RICHMOND, Va. (WRIC) — Gov. Glenn Youngkin is dodging questions on whether he would support an abortion ban at conception if Republicans take control of the state Senate and maintain a majority in the House of Delegates. 

Youngkin is now backing a ban on most abortions after 15 weeks, a proposal he believes can get bipartisan support in a divided government. He supports exceptions for rape, incest and when the life of a mother is at risk.

“The child in the womb can feel pain and I believe science tells us that’s at 15 weeks,” Youngkin said.

In an interview on Thursday, Youngkin didn’t rule out supporting a more restrictive policy in the future if political realities change.

“I can’t even begin to look past this year right now. What we’ve got is a Democrat-controlled Senate and a Republican-controlled House and they need to work together and an absolute ‘no’ at the beginning of the discussion just is not a constructive place,” Youngkin said. 

Youngkin reportedly told an anti-abortion group earlier this week that he believes life begins at conception and that he would “happily and gleefully” sign any bill that comes to his desk in order to protect life. 

“My goal is that we, in fact, get a bill to sign. It won’t be the bill that we all want,” Youngkin told an online forum organized by the Family Foundation of Virginia, according to The Washington Post.

Victoria Cobb, the group’s president, said the webinar was never intended for press. She wouldn’t release the recording but she confirmed the accuracy of the comments, as did a spokesperson for Youngkin.

In a text, Cobb wrote, “It’s accurate but of course, I find it deplorable that reports don’t acknowledge what he said about helping women who find themselves in unplanned pregnancies. He talked about building an infrastructure that supports families and mothers that choose life. It is very unbalanced coverage of what he said. I think they would give you the audio.”

The governor’s office has yet to release the recording.

Senator Steve Newman (R-Lynchburg), one of four legislators Youngkin tapped to craft consensus legislation, said earlier this week that they’re considering penalties for abortion providers who attempt to bypass a potential ban, but not for pregnant women.

“There could be physicians whose licenses could be at stake,” Newman said in an interview with WTOP radio. “The state licensing process is most likely the best way to go about enforcement.”

Asked if he would support that on Thursday, Youngkin said, “I’m a pro-life governor and I will sign a bill that comes to my desk that protects life and I look forward to that. But as of now, what we need is the process to start and to take the next four or five or six months and to work on a bill that can be supported on a bipartisan basis.”

Meanwhile, Senator Travis Hackworth (R-Tazewell) has already announced plans to introduce a bill “that will protect life at conception.” Hackworth didn’t respond on Thursday when asked by email if he wants to ban all abortions and if he plans to include any exceptions in the proposal.

Former House Speaker Eileen Filler-Corn, a Democrat, hosted a virtual press conference on Thursday to condemn Youngkin’s comments and Hackworth’s proposal. She was joined by Jewish leaders who said these abortion bans are in conflict with their faith.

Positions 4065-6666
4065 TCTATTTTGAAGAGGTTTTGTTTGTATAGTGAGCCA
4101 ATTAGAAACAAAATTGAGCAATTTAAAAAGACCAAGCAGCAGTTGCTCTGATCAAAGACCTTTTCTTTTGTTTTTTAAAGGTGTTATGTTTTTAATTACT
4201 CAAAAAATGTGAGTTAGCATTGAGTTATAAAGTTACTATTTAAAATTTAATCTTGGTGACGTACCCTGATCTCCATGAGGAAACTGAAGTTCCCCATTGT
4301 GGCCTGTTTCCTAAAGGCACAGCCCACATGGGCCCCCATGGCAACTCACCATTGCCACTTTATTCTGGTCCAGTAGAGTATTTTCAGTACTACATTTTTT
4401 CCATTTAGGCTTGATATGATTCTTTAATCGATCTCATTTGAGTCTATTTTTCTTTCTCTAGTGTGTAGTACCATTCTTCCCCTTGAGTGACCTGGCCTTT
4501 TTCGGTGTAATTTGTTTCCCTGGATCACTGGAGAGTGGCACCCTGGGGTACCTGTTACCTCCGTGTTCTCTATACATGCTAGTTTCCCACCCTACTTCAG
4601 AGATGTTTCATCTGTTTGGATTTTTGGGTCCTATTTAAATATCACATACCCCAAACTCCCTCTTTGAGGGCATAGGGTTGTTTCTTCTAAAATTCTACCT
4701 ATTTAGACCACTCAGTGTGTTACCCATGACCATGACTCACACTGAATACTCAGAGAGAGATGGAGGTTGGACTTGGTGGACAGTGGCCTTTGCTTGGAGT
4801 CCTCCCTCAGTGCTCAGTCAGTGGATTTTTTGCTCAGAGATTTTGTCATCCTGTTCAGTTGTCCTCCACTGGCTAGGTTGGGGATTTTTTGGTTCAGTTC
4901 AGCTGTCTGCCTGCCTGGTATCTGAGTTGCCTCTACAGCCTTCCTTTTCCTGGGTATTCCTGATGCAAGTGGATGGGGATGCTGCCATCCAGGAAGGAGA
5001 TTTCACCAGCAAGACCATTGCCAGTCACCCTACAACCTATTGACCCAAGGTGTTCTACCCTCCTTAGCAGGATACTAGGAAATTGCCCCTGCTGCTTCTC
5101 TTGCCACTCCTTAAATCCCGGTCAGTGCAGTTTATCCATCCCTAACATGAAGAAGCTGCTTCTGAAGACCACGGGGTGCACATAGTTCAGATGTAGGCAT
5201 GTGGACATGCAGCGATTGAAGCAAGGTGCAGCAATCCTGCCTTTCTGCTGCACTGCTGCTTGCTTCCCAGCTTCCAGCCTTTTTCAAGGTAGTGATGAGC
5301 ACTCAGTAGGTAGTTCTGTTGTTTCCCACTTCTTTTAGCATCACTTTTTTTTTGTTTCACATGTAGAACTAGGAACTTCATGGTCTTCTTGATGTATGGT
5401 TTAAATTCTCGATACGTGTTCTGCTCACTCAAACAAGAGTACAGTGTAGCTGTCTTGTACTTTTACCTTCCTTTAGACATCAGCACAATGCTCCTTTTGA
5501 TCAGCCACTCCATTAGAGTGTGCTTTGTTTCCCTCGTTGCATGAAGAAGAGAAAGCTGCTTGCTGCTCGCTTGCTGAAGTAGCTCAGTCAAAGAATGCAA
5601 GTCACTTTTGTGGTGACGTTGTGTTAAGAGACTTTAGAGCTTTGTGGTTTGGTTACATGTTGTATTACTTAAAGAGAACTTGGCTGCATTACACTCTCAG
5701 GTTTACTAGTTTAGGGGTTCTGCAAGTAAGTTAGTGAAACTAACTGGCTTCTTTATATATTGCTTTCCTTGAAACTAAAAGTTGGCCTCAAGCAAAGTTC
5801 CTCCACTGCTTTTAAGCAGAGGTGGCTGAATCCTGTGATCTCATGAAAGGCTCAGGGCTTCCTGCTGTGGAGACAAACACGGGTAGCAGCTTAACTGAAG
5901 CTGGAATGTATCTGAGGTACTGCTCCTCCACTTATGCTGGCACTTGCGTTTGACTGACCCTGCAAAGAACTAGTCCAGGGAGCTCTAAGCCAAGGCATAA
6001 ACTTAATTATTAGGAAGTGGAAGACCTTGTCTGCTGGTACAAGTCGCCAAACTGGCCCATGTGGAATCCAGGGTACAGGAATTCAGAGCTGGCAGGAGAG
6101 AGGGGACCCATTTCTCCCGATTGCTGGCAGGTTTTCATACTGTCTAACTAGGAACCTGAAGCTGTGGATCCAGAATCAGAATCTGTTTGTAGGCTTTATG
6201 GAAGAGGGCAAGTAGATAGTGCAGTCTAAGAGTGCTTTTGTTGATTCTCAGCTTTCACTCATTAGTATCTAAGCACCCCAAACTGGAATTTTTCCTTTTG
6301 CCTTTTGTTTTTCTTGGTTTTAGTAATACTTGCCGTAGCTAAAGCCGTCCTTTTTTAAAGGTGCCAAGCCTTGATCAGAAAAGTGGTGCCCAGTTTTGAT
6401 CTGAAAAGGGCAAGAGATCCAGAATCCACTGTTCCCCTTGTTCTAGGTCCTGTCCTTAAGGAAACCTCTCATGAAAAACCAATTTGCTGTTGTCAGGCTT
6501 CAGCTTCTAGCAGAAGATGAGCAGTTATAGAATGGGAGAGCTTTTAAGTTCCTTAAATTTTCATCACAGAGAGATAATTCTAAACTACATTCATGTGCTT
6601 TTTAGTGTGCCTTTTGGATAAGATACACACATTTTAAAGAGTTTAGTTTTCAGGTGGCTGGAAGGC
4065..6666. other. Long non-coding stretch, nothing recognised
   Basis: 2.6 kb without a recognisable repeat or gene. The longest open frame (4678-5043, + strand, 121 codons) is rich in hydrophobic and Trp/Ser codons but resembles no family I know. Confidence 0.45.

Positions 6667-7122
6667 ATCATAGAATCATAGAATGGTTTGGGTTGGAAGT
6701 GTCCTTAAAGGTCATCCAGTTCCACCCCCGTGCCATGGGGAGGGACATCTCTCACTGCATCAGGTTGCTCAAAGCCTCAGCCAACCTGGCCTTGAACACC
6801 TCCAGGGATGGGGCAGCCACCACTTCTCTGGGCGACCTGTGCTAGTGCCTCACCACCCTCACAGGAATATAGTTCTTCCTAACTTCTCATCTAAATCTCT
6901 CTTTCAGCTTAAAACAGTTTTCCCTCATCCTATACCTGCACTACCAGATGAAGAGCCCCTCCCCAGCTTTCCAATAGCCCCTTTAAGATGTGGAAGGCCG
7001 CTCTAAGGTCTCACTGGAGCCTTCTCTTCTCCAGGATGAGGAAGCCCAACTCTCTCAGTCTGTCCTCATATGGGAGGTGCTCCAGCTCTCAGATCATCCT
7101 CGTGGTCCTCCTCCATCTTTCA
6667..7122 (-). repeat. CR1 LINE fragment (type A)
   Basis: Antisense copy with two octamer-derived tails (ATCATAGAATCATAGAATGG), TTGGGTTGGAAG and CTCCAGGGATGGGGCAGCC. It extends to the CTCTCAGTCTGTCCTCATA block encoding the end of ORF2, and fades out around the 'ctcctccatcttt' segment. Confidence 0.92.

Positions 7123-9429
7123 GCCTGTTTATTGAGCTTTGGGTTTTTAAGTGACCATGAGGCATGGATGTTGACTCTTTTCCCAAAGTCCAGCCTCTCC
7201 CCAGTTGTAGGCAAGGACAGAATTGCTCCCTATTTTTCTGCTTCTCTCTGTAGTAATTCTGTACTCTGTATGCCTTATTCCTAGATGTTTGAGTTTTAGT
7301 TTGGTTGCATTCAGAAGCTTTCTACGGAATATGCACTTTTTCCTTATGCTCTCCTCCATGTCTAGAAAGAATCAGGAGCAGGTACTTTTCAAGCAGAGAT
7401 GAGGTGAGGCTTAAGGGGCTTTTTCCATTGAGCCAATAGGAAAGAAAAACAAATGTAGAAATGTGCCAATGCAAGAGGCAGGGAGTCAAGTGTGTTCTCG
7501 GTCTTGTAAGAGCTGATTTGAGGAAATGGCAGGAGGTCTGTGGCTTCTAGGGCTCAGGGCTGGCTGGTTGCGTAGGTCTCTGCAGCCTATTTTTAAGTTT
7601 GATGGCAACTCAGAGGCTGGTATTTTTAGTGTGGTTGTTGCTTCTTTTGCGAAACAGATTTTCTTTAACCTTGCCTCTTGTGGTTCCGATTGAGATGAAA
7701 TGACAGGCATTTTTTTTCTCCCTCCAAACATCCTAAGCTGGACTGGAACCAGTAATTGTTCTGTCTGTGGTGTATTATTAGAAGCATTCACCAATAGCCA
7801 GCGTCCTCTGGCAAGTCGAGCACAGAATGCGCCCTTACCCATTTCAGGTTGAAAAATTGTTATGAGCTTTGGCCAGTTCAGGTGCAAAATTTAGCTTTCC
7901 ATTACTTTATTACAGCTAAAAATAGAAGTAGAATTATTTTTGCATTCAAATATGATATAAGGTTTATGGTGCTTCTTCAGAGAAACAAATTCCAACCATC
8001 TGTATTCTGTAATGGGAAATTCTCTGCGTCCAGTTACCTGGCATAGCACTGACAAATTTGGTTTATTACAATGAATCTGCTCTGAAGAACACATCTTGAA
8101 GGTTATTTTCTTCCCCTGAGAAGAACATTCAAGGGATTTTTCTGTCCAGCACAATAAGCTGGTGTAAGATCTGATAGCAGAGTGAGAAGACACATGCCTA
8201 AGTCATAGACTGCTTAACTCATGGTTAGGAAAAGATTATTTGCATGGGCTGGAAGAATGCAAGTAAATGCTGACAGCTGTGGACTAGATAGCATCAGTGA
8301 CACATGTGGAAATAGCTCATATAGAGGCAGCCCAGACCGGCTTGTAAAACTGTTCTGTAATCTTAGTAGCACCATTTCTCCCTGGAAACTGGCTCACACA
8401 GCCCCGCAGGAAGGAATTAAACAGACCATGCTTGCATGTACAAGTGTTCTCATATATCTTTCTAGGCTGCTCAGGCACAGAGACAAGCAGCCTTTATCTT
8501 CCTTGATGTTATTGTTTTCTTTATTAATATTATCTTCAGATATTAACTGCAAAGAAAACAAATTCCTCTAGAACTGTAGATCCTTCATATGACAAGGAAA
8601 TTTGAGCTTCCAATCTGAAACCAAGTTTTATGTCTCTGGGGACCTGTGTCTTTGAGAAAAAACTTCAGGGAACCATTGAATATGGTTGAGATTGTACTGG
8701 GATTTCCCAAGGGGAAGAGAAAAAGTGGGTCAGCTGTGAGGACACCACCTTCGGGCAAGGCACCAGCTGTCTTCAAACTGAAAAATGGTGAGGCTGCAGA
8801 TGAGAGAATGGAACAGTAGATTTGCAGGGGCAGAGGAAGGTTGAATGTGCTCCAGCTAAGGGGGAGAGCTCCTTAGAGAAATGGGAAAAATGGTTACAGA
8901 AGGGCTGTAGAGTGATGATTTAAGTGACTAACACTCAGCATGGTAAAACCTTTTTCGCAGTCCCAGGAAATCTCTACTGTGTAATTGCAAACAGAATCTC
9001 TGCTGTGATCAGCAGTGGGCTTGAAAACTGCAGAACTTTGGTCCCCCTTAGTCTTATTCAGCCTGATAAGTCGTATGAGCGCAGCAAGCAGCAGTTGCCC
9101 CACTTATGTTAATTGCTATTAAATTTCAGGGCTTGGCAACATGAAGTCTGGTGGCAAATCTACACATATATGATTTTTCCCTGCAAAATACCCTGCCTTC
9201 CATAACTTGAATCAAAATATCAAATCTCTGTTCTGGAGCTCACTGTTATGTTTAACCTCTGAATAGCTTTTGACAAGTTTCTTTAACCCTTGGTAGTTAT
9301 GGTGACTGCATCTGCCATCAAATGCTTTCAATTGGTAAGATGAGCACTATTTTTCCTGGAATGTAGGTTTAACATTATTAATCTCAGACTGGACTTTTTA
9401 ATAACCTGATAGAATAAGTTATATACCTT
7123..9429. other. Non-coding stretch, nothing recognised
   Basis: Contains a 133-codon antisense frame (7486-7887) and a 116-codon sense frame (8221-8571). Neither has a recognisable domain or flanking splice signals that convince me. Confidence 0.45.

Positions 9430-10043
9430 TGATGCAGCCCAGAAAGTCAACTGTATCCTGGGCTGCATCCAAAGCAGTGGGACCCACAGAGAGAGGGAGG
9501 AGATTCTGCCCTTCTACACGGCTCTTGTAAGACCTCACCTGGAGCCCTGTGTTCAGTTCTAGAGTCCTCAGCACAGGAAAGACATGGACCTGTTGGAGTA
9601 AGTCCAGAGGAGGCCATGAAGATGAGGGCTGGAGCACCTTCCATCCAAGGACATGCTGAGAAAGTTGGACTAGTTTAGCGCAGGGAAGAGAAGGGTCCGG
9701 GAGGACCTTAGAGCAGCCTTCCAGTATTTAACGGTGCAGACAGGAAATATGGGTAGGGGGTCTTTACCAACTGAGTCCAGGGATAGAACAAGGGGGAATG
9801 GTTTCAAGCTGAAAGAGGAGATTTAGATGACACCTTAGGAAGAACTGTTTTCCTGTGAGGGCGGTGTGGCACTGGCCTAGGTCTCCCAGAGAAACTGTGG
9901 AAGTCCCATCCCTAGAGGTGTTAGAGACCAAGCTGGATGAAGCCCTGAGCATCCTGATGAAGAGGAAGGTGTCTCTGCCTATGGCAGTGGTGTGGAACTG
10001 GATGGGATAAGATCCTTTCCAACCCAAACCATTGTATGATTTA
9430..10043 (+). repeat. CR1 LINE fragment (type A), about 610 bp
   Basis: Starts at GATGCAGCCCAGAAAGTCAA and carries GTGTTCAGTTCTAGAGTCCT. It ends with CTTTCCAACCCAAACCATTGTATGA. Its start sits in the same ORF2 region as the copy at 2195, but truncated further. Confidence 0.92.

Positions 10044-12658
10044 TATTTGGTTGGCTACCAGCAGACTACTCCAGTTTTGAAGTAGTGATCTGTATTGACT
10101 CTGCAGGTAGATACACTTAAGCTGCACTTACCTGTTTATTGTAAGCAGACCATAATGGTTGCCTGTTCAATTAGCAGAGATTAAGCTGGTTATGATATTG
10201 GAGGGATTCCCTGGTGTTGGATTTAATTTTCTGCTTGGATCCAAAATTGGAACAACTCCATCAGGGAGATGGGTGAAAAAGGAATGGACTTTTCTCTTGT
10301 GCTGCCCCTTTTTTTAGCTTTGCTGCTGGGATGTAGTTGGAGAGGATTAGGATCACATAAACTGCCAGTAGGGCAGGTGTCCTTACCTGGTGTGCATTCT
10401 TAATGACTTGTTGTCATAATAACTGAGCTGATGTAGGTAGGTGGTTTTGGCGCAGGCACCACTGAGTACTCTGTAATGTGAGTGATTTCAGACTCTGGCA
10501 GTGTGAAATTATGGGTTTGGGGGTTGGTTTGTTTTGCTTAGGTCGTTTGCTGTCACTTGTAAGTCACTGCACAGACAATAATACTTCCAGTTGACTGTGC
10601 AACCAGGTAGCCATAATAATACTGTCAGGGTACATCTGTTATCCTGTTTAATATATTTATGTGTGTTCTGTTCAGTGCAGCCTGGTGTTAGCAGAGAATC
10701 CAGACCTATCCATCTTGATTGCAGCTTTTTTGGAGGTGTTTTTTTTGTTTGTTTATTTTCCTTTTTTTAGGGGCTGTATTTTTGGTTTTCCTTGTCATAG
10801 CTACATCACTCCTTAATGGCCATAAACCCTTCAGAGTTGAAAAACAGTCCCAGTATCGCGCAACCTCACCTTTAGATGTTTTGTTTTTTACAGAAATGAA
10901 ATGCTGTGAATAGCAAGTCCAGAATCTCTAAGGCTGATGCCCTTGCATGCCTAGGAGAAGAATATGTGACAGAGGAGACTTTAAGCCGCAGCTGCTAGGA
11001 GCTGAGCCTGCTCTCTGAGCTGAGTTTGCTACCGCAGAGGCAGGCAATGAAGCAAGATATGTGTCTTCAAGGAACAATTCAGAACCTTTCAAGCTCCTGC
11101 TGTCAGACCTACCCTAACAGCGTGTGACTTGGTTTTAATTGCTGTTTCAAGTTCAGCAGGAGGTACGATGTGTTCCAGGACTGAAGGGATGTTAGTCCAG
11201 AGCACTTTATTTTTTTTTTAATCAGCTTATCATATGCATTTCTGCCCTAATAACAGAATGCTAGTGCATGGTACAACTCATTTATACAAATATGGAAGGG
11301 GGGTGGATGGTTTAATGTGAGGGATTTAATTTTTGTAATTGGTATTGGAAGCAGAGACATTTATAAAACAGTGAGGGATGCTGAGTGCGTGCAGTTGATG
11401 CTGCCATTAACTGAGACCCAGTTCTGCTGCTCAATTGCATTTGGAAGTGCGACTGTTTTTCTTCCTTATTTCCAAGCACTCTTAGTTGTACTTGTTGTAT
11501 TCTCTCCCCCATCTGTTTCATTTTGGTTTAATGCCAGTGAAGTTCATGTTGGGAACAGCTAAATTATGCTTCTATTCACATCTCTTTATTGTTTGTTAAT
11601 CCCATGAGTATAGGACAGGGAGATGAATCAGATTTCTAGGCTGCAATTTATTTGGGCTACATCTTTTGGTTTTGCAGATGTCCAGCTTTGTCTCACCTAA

“Our tradition teaches us that…a fetus is not a child and that our priority must be to consider the well-being of existing human beings,” said Rabbi Roz Mandelberg of Ohef Sholom Temple in Norfolk. “Truly, the issue at hand isn’t about personhood, about when life begins, because people of different faiths hold varying views on that question and that is everyone’s right. What we are dealing with here is one group imposing their religious and political values upon others.”

Filler-Corn said she supports Virginia’s current law, which allows abortions through about 26 weeks and after that when several doctors certify that a mother’s life or health is at serious risk.

“Governor Youngkin and his allies are attempting to use the power of their offices to infringe upon the religious beliefs of Jewish Virginians and put women’s lives at risk,” Filler-Corn said.

New restrictions are expected to face an uphill battle in the immediate future. Republicans narrowly control the House of Delegates 52-48. Democrats hold a slim 21-19 majority in the state Senate.

Notably, Senator Joe Morrissey (D-Richmond), a Democrat, is personally against abortion. He has previously expressed support for a 15-week ban with exceptions.

Morrissey declined an interview request on Thursday but responded in a statement.

“As a practicing Catholic, I am personally opposed to abortion, but I do not think that the government or government officials should be telling a woman (or anyone for that matter) what they can or cannot do with their own body,” Morrissey said.

Asked about Morrissey’s role in the discussion, Youngkin said, “I believe there’s a number of people in both the House and the Senate who are Democrats who want to engage in this discussion and so we invite them in. If Senator Morrisey is interested in engaging in this discussion, I invite him in. It’s a moment to talk. It’s a moment to exchange views and find common ground.”

State senators are expected to be back on the ballot come November 2023. The GOP will have an opportunity to make gains and dismantle the main barrier blocking Youngkin’s agenda.